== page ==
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Stress and Epilepsy: Multiple Models, Multiple Outcomes

Sawyer, Nikki T.; Escayg, Andrew

Journal of Clinical Neurophysiology: December 2010 - Volume 27 - Issue 6 - p 445-452
doi: 10.1097/WNP.0b013e3181fe0573
Invited Review

Human studies show a link between stress and epilepsy, with stress causing an increase in seizure frequency and severity in patients with epilepsy. Many different animal model systems have been used to better understand this connection and the possible mechanisms involved. This review highlights the results of such studies relating stress and seizure susceptibility, with a focus on the hypothalamic-pituitary-adrenal axis and its relationship to seizure generation. The effects of hypothalamic-pituitary-adrenal axis mediators, acute stress, chronic stress, and early life stress on the seizure phenotype are summarized. Results suggest that stress has both anticonvulsive and proconvulsive properties, depending on the animal strain and the stress/seizure induction paradigm used. Attempts to interpret the stress-epilepsy literature must take these variables into account. The growing availability of genetically modified mice that carry either human epilepsy mutations or mutations in stress pathway genes now provide the opportunity to examine the relationship between stress and epilepsy more directly.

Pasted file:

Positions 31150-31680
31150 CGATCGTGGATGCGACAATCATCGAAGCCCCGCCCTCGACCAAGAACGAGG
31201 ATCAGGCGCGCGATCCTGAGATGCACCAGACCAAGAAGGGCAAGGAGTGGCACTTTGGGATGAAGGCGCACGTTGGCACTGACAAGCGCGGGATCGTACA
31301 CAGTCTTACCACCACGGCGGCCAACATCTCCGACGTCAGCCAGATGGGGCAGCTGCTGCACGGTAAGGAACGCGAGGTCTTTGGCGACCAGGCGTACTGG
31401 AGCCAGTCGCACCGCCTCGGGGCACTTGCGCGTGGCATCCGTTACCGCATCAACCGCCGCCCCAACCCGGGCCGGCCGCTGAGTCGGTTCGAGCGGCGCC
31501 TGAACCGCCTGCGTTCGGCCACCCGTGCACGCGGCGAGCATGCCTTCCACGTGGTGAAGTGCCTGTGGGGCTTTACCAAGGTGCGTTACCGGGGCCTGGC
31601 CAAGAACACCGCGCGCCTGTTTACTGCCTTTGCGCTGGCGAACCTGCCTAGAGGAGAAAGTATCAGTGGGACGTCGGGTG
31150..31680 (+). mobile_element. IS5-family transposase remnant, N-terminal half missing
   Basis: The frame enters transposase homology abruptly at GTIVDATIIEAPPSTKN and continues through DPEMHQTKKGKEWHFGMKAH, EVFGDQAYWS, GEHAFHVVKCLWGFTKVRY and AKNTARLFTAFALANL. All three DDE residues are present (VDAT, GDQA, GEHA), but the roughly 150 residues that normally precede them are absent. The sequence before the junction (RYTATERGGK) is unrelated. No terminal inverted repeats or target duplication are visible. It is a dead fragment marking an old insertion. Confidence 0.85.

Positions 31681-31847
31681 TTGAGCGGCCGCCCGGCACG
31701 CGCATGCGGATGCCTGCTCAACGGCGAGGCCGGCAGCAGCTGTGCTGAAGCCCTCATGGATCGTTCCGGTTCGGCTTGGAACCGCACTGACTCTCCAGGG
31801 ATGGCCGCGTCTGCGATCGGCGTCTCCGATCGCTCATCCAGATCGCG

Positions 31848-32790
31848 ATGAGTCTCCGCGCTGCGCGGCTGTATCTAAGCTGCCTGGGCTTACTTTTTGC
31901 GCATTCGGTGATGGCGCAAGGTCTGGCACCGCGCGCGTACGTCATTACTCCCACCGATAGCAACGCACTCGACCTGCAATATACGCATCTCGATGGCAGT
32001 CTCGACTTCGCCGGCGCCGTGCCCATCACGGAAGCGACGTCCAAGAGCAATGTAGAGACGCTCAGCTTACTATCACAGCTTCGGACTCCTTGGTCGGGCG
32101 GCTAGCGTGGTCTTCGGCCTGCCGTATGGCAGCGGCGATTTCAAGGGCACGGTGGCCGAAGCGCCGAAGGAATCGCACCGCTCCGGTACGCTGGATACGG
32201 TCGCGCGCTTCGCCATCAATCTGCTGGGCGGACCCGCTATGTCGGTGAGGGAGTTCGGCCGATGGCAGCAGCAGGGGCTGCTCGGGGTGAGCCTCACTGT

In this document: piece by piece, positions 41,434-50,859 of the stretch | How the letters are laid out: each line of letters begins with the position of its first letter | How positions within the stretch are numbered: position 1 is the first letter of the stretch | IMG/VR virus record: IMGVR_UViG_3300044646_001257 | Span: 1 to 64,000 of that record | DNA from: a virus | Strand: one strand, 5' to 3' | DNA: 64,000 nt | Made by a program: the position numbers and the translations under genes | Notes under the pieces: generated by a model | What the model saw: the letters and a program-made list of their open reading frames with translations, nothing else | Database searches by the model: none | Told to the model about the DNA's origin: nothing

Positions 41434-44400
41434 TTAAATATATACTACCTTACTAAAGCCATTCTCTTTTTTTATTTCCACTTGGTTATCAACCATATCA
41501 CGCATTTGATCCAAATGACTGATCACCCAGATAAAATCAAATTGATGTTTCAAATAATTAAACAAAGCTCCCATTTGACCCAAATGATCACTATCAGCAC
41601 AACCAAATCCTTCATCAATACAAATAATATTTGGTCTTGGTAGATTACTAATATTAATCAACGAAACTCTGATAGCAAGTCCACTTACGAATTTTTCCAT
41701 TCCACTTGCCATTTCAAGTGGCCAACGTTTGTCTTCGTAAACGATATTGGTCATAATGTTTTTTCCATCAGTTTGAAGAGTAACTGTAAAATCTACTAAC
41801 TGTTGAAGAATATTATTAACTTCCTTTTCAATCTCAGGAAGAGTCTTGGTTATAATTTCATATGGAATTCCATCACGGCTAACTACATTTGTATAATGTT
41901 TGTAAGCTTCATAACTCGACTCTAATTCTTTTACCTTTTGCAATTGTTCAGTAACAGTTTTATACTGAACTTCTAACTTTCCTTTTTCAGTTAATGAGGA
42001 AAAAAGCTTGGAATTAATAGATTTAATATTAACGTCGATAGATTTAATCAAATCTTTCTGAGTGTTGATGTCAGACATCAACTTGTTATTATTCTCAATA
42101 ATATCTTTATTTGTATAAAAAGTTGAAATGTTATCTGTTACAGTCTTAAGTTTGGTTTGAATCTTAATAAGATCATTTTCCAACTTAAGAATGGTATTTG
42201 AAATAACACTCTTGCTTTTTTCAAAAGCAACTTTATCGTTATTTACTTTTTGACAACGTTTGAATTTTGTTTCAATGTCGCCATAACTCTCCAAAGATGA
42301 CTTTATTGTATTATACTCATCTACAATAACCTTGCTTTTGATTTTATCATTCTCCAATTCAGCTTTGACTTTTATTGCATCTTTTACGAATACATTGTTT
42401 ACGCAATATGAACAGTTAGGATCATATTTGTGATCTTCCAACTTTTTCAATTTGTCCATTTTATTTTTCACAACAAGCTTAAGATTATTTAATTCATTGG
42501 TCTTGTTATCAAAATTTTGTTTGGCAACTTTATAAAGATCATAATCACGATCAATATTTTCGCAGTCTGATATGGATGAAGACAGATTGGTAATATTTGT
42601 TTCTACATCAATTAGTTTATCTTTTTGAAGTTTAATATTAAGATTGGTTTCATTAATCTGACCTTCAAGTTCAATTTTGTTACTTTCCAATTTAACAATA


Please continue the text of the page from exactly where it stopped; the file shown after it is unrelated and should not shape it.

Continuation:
From the Department of Human Genetics, Emory University, Atlanta, Georgia, U.S.A.

Supported by National Institutes of Health grants NS066155 and NS065187 (to A.E.) and a predoctoral training grant T32 GM 08605-13 (to N.T.S.).

Address correspondence and reprint requests to Andrew Escayg, PhD, Department of Human Genetics, Emory University, 615 Michael Street, Whitehead Building, Suite 301, Atlanta, GA 30322, U.S.A.; e-mail:

Copyright © 2010 American Clinical Neurophysiology Society